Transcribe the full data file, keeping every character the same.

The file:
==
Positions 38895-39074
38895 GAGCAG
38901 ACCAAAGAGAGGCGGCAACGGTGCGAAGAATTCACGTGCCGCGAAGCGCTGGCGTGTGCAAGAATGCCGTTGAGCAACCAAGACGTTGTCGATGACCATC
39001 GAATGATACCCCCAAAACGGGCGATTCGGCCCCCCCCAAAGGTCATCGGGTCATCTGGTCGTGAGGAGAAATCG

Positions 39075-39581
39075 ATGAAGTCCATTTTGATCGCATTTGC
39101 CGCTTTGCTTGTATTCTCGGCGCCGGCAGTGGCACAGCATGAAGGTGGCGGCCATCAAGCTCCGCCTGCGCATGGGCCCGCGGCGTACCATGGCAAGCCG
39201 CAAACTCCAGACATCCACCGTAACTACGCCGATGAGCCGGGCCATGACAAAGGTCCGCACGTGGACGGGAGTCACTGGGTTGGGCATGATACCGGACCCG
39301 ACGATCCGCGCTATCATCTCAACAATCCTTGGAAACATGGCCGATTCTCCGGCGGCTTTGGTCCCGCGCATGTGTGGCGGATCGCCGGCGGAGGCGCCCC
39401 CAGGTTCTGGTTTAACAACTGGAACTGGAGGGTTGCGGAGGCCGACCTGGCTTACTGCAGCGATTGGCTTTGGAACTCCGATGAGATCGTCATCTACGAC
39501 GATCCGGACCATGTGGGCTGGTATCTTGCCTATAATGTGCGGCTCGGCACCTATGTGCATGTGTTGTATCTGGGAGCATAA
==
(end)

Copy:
Positions 38895-39074
38895 GAGCAG
38901 ACCAAAGAGAGGCGGCAACGGTGCGAAGAATTCACGTGCCGCGAAGCGCTGGCGTGTGCAAGAATGCCGTTGAGCAACCAAGACGTTGTCGATGACCATC
39001 GAATGATACCCCCAAAACGGGCGATTCGGCCCCCCCCAAAGGTCATCGGGTCATCTGGTCGTGAGGAGAAATCG

Positions 39075-39581
39075 ATGAAGTCCATTTTGATCGCATTTGC
39101 CGCTTTGCTTGTATTCTCGGCGCCGGCAGTGGCACAGCATGAAGGTGGCGGCCATCAAGCTCCGCCTGCGCATGGGCCCGCGGCGTACCATGGCAAGCCG
39201 CAAACTCCAGACATCCACCGTAACTACGCCGATGAGCCGGGCCATGACAAAGGTCCGCACGTGGACGGGAGTCACTGGGTTGGGCATGATACCGGACCCG
39301 ACGATCCGCGCTATCATCTCAACAATCCTTGGAAACATGGCCGATTCTCCGGCGGCTTTGGTCCCGCGCATGTGTGGCGGATCGCCGGCGGAGGCGCCCC
39401 CAGGTTCTGGTTTAACAACTGGAACTGGAGGGTTGCGGAGGCCGACCTGGCTTACTGCAGCGATTGGCTTTGGAACTCCGATGAGATCGTCATCTACGAC
39501 GATCCGGACCATGTGGGCTGGTATCTTGCCTATAATGTGCGGCTCGGCACCTATGTGCATGTGTTGTATCTGGGAGCATAA